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F-Spot's source repository is in GNOME GIT, in the module 'f-spot'.
For information on GNOME GIT, see:
If you are not familiar with GIT, please read this page:
If you have a patch you'd like to submit, please open a bug describing your fix
or feature on (product 'f-spot'), and submit a merge request
on Gitorious ( The selection below describes how
to do so:
First, clone our git repository ("git clone git://"), apply
your change and "git commit" it, preferably to a branch with a suitable name.
Then create a clone of f-spot mainline on Gitorious, by selecting "Clone this
repository on Gitorious" on the page for the "mainline" repository:
Once that's done, you'll end up on a special page for your clone on Gitorious.
It contains a "push URL", which you'll need in the next step. It should look
like this:
Add this push URL as a remote to your local repository (replace the words
yourname and pushURL with applicable values. You can choose the value of
yourname, pushURL should be the push url for your repository):
git remote add yourname pushURL
You can push the change you created in the first step to Gitorious using the
following command (again replace yourname and branchname):
git push yourname branchname
The change should now show up on the Gitorious web page, and you can request a
merge using the "Request merge" link on the page for your clone. Please
provide a link to the bug you filed in Bugzilla in the merge request.
We will review the patch, but if people are busy it might not happen right
In the past we'd been doing patch review on the mailing list, but that hasn't
always worked very well. Sometimes patches get lost in the shuffle.
Coding Style
F-Spot attempts to follow the Mono coding conventions. The following
description of those conventions was shamelessly stolen from Beagle's
* Tagging buggy code
If there is a bug in your implementation tag the problem by using
the word "FIXME" in the code, together with a description of the
Do not use XXX or TODO or obscure descriptions, because
otherwise people will not be able to understand what you mean.
* Basic code formatting
In order to keep the code consistent, please use the following
conventions. From here on `good' and `bad' are used to attribute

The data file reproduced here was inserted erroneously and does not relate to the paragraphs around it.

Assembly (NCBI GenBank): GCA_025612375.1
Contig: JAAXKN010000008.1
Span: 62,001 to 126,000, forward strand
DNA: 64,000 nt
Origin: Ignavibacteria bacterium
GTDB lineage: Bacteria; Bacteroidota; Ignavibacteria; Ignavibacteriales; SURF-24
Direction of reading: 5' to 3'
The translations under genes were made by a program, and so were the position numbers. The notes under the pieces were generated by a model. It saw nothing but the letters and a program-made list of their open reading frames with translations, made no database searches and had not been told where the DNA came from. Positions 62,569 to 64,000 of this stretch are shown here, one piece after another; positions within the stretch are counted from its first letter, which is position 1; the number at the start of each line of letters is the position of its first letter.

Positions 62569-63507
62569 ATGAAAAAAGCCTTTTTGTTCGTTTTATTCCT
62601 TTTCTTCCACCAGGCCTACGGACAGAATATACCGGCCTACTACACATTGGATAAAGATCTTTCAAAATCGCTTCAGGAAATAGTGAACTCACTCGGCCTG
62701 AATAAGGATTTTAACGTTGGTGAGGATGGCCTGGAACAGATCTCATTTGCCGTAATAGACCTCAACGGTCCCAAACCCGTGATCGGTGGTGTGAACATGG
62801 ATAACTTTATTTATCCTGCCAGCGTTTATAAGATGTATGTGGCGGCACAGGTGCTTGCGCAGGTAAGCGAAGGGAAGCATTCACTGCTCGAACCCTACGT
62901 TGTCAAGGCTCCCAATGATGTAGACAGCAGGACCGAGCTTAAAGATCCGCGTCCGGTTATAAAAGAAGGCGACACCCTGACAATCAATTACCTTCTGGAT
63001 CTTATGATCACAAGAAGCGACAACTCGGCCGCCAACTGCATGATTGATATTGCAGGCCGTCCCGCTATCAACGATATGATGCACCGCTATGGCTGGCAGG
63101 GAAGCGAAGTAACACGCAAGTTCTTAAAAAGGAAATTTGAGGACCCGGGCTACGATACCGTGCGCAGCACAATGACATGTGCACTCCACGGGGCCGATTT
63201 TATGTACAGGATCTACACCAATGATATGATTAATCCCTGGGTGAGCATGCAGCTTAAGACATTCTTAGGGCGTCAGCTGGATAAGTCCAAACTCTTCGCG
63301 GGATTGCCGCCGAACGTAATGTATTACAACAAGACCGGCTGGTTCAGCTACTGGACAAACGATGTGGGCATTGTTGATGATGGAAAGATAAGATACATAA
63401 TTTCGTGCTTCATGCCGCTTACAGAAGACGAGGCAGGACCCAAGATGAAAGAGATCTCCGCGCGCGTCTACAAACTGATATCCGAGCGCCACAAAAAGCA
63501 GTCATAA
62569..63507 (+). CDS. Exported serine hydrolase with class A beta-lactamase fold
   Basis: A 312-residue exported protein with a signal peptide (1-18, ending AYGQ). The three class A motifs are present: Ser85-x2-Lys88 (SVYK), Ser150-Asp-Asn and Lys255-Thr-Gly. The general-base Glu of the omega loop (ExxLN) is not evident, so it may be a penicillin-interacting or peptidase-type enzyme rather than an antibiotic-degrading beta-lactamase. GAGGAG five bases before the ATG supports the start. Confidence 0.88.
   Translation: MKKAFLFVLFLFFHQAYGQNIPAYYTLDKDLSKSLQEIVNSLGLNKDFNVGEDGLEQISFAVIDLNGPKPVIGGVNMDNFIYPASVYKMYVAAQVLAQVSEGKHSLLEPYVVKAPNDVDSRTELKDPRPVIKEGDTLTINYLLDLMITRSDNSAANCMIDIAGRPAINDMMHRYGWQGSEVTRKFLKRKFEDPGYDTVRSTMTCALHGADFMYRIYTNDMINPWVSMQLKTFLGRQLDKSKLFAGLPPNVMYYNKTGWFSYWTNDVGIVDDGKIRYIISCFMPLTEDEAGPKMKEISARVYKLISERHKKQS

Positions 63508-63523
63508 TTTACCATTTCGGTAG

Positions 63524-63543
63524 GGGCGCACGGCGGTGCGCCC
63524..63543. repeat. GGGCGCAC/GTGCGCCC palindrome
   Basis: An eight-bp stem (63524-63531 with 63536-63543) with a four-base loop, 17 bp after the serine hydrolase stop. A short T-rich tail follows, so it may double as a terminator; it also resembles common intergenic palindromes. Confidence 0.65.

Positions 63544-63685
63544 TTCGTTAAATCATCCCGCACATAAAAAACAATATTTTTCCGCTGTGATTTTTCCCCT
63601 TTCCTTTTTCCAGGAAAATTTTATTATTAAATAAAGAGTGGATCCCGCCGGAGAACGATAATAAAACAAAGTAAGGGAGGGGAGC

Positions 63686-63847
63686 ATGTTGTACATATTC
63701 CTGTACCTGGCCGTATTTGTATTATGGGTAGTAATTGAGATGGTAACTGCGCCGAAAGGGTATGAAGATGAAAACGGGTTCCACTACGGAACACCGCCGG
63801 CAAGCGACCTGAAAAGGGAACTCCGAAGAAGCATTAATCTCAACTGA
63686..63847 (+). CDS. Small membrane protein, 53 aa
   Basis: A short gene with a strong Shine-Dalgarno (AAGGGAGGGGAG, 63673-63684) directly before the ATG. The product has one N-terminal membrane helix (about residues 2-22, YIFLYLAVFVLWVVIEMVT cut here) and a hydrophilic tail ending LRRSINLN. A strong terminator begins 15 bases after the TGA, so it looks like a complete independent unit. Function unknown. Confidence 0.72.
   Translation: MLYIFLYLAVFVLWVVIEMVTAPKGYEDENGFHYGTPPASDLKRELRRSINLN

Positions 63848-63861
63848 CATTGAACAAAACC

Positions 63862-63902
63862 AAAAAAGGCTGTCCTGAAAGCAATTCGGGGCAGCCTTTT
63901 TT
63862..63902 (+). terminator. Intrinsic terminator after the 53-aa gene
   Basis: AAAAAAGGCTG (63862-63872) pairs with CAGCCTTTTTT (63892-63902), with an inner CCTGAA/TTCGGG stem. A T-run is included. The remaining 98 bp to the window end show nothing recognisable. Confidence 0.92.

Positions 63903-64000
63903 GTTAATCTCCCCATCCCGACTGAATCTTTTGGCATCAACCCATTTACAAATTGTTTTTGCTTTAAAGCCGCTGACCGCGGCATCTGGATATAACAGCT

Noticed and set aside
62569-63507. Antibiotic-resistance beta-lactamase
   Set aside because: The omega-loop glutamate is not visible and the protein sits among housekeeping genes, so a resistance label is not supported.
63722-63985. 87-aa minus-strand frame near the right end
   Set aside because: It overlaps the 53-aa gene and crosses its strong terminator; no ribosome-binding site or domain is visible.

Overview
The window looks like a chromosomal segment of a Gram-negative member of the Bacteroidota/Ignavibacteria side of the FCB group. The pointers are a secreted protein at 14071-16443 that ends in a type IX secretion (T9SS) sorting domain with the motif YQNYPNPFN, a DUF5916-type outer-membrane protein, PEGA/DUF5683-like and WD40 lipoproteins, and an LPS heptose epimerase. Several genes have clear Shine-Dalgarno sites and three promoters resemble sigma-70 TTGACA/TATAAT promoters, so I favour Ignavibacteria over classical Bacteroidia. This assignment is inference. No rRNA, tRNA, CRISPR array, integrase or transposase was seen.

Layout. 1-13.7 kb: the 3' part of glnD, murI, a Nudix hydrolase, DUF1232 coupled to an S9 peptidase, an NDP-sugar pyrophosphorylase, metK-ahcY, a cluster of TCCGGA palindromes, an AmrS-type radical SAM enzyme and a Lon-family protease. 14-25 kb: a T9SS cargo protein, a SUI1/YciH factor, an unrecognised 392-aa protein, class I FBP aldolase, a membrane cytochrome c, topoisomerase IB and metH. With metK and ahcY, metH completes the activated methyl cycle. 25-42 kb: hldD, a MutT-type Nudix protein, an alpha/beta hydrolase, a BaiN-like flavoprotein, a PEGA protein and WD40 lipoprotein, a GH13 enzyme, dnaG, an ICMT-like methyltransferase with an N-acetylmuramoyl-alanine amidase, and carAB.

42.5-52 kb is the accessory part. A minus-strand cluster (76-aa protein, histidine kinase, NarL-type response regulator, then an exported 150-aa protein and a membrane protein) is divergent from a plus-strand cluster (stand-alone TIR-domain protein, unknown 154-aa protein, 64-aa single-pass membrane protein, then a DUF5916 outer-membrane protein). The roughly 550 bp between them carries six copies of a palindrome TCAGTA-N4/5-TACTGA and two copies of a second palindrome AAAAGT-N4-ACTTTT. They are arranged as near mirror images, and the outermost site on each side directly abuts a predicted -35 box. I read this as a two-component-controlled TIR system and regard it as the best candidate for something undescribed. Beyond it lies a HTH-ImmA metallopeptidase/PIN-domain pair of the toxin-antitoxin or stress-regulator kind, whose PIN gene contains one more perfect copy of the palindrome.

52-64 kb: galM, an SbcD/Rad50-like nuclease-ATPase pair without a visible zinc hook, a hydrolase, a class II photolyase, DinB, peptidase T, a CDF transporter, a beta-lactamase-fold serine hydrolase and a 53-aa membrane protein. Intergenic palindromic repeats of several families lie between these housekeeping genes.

things that would make the coding style match, or not match. It is not
a judgement call on your coding abilities, but more of a style and
look call. Please follow these guidelines to ensure prettiness.
Use tabs for indentation, not spaces.
Since many are using 8-space tabs, you might want to consider the Linus
Torvalds trick to reduce code nesting. Many times in a loop, you will
find yourself doing a test, and if the test is true, you will
nest. Many times this can be changed. Example:
for (i = 0; i < 10; i++) {
if (Something (i)) {
DoMore ();
This take precious space, instead write it like this:
for (i = 0; i < 10; i++) {
if (! Something (i))
DoMore ();
A few guidelines:
* Use a space before an opening parenthesis when calling
functions, or indexing, like this:
Method (a);
b [10];
* Do not put a space after the opening parenthesis and the
closing one, ie:
good: Method (a); array [10];
bad: Method ( a ); array[ 10 ];
* Inside a code block, put the opening brace on the same line
as the statement:
if (a) {
Code ();
Code ();
if (a)
Code ();
Code ();
* Avoid using unecessary open/close braces, vertical space
is usually limited:
if (a)
Code ();
if (a) {
Code ();
* When defining a method, use the C style for brace placement,
that means, use a new line for the brace, like this:
void Method ()
void Method () {
* Properties and indexers are an exception, keep the
brace on the same line as the property declaration.
Rationale: this makes it visually
simple to distinguish them.
int Property {
get {
return value;
int Property
get {
return value;
Notice how the accessor "get" also keeps its brace on the same
For very small properties, you can compress things:
int Property {
get { return value; }
set { x = value; }
* Use white space in expressions liberally, except in the presence
of parenthesis:
if (a + 5 > Method (Blah () + 4))
if (a+5>Method(Blah()+4))
* For any new files, please use a descriptive introduction, like
// System.Comment.cs: Handles comments in System files.
// Author:
// Juan Perez (
// (C) 2002 Address, Inc (
* Switch statements have the case at the same indentation as the
switch (x) {
case 'a':
case 'b':
* Private variable and function local variable names are under_scored
(no camelCase please).
If you are using Emacs, you might want to put something like this
in your .emacs file:
(defun poor-mans-csharp-mode ()
(setq mode-name "C#")
(set-variable 'tab-width 8)
(set-variable 'indent-tabs-mode t)
(set-variable 'c-basic-offset 8)
(c-set-offset 'inline-open 0)
(c-set-offset 'case-label 0)
(setq auto-mode-alist (append '(("\\.cs\\'" . poor-mans-csharp-mode))
Unit Tests
Unit tests using Nunit should follow a very simple structure. The
class being tested should include an inner class (typically called
Tests) that is marked with the [TestFixture] attribute and should
include one or more methods marked with [Test] attributes. The entire
test class and any using statements should be surrounded by an #if
ENABLE_NUNIT directive so that f-spot can still build on systems without
nunit installed.
References and standards
* .desktop file specification:
* thumbnail caching:
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